Our goal here at Gardening Know How is to help fellow gardeners with their gardening questions. We are gardeners too, so we know firsthand the troubles and triumphs faced when growing plants. This includes weeds. While some plants, like dandelions, are considered a nuisance by most people, many others welcome their cheery yellow blooms each spring. In fact, I’m one of them.
Regardless of your personal stance, there’s likely a question or two waiting to be answered. Here are our most commonly asked questions about dandelion plants.
Of course, this is one of the most commonly asked questions regarding dandelion plants. Because of their long taproots and wind-blown seed, dandelions are often difficult to control. Even for those choosing to keep them, there’s a strong chance they will spread to other parts of the landscape. Your best bet for ridding the area of dandelions is to dig them up. This means you’ll have to get all of its taproot; otherwise, the plant will regrow. If you have a large area, though, this may be too time consuming and turning to herbicides are usually the next step. While not my preferred method, broadleaf herbicides work well for this. Organic options are also available for getting rid of dandelion weeds.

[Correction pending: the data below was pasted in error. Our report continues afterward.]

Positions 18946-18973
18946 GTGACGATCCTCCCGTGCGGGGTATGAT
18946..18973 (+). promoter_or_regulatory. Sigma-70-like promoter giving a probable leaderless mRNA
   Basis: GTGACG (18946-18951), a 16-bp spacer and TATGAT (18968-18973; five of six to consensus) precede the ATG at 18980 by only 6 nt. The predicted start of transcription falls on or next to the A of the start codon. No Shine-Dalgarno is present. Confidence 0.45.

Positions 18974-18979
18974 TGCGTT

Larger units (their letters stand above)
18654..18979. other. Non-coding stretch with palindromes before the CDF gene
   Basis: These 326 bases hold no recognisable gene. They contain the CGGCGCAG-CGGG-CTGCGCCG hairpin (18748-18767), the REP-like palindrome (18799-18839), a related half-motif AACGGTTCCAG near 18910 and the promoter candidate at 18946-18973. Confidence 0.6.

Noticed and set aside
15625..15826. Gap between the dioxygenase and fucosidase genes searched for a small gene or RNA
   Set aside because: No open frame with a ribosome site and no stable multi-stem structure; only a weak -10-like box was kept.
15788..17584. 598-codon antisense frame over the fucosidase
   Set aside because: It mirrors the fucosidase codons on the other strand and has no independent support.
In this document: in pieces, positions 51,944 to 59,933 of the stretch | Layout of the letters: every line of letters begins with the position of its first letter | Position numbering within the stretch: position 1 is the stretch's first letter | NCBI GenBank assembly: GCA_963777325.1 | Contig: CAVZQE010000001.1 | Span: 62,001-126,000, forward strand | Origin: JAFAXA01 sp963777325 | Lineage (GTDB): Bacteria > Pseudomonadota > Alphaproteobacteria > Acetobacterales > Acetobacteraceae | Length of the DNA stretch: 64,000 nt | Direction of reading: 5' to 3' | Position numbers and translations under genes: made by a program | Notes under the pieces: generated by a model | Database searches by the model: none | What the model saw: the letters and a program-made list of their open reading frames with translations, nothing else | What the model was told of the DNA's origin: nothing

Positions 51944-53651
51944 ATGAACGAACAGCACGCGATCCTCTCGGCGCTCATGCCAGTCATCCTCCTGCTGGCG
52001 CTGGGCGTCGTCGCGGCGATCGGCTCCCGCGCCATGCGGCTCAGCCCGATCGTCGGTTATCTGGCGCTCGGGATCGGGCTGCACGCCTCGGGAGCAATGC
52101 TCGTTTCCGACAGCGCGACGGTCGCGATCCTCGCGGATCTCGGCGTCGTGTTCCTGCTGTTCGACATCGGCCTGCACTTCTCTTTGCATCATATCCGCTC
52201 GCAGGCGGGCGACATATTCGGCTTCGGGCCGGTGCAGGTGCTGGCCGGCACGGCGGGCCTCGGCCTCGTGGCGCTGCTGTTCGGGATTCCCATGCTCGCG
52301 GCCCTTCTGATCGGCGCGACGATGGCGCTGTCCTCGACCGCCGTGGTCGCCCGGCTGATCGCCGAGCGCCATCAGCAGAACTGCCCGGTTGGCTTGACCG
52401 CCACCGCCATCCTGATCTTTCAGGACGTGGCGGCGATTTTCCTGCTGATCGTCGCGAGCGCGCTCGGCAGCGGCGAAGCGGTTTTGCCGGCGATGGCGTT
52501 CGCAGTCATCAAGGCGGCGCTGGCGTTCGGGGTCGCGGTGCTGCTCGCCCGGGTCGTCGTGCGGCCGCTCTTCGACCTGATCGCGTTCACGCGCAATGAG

There are a number of pet-friendly herbicides that you can try. That said, here’s a recipe that may help, and one that I’ve used in the past (before I started growing them instead). Mix a gallon of white vinegar (5 percent) with about a cup of table salt in a pan. Bring this to a boil so that the salt dissolves in the vinegar. Remove from stove and stir in about a tablespoon of dish soap, or approx. 8 drops. Allow the mixture to cool. Pour into spray bottle and use a stream setting to aim directly into the middle of the dandelion rosette – you do not want to kill the surrounding grass or garden plants. Dandelions should die within a day or so and it won’t harm your dogs or cats.